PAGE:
The FDA has approved Levemir FlexTouch (insulin detemir [rDNA origin] injection), the newest insulin delivery pen by Novo Nordisk, which contains a longacting human insulin analogue indicated to improve glycemic control in adults and children with diabetes mellitus. The approval carries the limitation that Levemir FlexTouch is not recommended for diabetic ketoacidosis and that intravenous rapidacting or short-acting insulin should be used instead.1
In traditional prefilled pen devices, the push button extends as the dose is dialed. At larger doses, this extension may present delivery challenges for the patient. Levemir FlexTouch is the first and only prefilled insulin device without a push button extension, allowing insulin to be administered by pressing the low injection force button, which utilizes a spring-loaded mechanism.2
Levemir received its original FDA approval in 2005 and was subsequently available as a 10-mL multidose vial or as Levemir FlexPen, a prefilled pen device.1 Levemir FlexPen is expected to be discontinued and replaced by Levemir FlexTouch; however, the FlexPen device will still be available for Novo Nordisk’s Novolog and Novolog Mix 70/30.3 Levemir FlexTouch has already been launched in United Kingdom, Canada, Denmark, and Japan.2
Dosage and Administration
Levemir FlexTouch is a prefilled pen containing 300 U (3 mL of 100 U/mL) of insulin detemir. The pen allows for doses in 1-U increments, from a minimum of 1 U to a maximum of 80 U per dose. Needles are sold separately and may require a prescription in some states.2
When Levemir FlexTouch is used, the dose button must be pressed and held until the dose counter shows “0,” and then the needle must be kept in the skin for a slow count to 6, as the prescribed dose is not completely delivered until 6 seconds after the dose counter returns to 0. If the needle is removed earlier, the patient may see a stream of insulin coming from the needle, which may result in a possible underdosage of up to 20%. If this occurs, the patient should be instructed to increase the frequency of blood glucose monitoring, and additional insulin administration may be required.1,3
The starting dose of Levemir FlexTouch should be individualized for each patient. It should be administered subcutaneously once or twice daily. Injection sites should be rotated to reduce the risk for lipodystrophy. Converting from other insulin therapies may require adjustments in the timing and dose of Levemir FlexTouch.1
Contraindications, Warnings, and Precautions
Levemir FlexTouch is contraindicated in patients with a hypersensitivity to Levemir or any of its excipients.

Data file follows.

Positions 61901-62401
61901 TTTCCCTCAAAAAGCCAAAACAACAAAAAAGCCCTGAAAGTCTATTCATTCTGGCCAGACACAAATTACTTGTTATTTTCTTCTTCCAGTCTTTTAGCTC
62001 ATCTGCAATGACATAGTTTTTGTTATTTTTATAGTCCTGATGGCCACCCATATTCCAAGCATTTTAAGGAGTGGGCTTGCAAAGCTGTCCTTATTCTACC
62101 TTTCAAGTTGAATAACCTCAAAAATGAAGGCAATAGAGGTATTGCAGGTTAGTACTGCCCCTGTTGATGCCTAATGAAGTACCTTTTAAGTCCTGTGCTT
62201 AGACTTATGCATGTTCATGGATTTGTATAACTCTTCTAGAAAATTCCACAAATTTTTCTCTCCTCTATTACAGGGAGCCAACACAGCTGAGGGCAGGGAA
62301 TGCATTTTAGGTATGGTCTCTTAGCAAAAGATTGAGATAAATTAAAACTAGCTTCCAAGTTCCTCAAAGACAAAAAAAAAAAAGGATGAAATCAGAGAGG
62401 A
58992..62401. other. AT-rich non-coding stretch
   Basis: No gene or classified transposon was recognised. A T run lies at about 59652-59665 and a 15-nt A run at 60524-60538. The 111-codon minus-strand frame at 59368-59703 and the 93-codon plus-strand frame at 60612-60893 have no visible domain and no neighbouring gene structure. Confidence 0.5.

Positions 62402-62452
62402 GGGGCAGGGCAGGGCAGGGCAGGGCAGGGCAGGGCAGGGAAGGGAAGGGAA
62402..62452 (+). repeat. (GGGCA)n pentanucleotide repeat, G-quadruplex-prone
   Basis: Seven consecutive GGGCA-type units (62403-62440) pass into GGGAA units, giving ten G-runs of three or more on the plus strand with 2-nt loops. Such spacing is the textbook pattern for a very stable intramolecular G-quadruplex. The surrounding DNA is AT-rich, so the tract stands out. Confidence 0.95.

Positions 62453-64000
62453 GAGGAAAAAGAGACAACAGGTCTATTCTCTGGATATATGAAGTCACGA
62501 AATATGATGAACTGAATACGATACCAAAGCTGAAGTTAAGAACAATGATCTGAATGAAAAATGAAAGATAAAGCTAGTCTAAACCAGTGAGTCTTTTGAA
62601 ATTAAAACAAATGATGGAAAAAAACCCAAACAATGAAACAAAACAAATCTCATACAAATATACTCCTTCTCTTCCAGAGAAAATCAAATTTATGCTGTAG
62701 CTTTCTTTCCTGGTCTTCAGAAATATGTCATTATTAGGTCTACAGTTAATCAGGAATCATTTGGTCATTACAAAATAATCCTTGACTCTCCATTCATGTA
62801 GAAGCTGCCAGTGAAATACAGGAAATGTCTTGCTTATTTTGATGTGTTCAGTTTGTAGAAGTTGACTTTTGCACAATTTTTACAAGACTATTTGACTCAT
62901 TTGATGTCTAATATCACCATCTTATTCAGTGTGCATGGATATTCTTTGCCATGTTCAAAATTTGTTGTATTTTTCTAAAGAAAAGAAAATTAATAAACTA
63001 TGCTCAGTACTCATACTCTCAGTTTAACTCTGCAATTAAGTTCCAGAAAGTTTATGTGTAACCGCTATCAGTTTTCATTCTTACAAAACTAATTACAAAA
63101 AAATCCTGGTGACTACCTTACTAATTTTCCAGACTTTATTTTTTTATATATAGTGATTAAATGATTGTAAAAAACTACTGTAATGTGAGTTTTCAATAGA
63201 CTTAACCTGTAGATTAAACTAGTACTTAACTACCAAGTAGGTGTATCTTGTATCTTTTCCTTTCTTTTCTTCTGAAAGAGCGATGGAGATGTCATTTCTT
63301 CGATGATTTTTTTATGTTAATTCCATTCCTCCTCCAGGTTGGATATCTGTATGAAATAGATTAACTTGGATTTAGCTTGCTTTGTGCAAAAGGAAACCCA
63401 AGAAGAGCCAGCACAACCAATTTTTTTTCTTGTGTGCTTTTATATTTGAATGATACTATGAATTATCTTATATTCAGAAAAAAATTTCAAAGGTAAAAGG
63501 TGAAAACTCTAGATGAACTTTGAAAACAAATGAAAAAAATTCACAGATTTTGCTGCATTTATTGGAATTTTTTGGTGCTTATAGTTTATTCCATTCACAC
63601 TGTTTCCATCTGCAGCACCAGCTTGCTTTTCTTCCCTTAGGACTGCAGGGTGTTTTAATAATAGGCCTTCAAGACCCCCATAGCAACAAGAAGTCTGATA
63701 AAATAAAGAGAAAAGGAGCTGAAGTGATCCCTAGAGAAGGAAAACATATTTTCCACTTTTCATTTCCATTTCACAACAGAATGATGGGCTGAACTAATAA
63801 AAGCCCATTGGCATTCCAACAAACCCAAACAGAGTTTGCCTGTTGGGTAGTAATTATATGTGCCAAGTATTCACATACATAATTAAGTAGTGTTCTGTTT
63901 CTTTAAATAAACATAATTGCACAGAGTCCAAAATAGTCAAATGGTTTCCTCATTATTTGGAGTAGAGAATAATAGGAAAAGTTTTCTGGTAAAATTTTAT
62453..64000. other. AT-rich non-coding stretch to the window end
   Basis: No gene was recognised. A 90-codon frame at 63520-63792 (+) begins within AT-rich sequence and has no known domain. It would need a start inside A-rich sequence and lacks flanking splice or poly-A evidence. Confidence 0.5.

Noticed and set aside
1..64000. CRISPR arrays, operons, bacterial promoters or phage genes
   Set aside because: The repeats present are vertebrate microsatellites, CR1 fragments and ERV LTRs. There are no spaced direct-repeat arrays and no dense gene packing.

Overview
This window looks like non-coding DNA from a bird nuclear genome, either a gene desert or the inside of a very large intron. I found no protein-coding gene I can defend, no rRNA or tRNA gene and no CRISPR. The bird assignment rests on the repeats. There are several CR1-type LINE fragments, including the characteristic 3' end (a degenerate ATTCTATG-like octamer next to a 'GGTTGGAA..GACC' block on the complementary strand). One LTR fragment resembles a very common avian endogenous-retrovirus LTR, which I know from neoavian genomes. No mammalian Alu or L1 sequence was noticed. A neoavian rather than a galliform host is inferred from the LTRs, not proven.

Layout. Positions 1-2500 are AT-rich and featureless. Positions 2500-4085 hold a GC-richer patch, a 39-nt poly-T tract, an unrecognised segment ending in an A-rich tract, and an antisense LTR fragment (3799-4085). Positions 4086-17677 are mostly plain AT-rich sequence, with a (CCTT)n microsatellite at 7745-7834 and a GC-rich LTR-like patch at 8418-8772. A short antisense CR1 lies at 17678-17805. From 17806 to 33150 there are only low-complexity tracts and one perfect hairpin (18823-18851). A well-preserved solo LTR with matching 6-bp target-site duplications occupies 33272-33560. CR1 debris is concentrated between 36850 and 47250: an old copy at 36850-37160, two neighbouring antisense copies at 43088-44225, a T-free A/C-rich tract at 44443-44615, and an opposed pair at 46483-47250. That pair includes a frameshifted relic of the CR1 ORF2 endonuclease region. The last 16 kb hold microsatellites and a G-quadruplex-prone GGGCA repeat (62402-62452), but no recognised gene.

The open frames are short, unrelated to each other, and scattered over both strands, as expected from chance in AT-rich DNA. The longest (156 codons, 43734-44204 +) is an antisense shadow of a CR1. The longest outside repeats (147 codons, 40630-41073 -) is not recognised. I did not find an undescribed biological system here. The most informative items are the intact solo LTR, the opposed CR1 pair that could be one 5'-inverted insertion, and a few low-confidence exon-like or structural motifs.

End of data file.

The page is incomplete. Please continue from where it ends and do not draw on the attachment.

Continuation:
Patients should never share Levemir FlexTouch with another person, even if the needle has been changed. Sharing devices may increase the risk for transmission of infection. Blood glucose should be monitored in all patients using insulin. Insulin regimens should be modified cautiously and only under medical supervision. The solution should not be diluted or mixed with any other insulin or solution. It should not be given subcutaneously via an insulin pump, intramuscularly, or intravenously, as severe hypoglycemia may occur. Severe, life-threatening, generalized allergy, including anaphylaxis, may occur. A dose adjustment may be required during renal or hepatic impairment. Fluid retention and heart failure can occur when Levemir is coadministered with thiazolidinediones. Levemir has not been studied in children with type 2 diabetes mellitus or children with type 1 diabetes mellitus who are younger than 2 years. Levemir is a Pregnancy Category B medication. Caution should be used when Levemir is administered to a patient who is breast-feeding. Certain medications may alter glucose metabolism; concurrent use of Levemir with these medications may require Levemir dose adjustment and close blood glucose monitoring. Patients using antiadrenergic medications may not experience the signs and symptoms of hypoglycemia.
Adverse reactions include hypoglycemia, allergic reactions, injection site reactions, lipodystrophy, rash, and pruritus.1
Dr. Holmberg earned her PharmD from the University of Connecticut and completed an ambulatory care residency at the Phoenix VA Healthcare System. Her practice has also included pediatrics and inpatient mental health. She resides in Phoenix, Arizona.
1. Levemir [package insert]. www.novo-pi.com/levemir.pdf. Accessed September 2014.
2. Novo Nordisk announces US launch of new insulin device Levemir FlexTouch: latest delivery device advancement in the basal insulin category. http://press.novonordisk-us.com/2014-06-19-Novo-Nordisk-Announces-U-S-Launch-of-New-Insulin-Device-Levemir-FlexTouch. Accessed September 2014.
3. Levemir FlexTouch FAQ. www.levemirpro.com/content/dam/novonordisk/levemirpro/general/generaldocuments/Levemir_FlexTouch_HCP_FAQ.pdf. Accessed September 2014.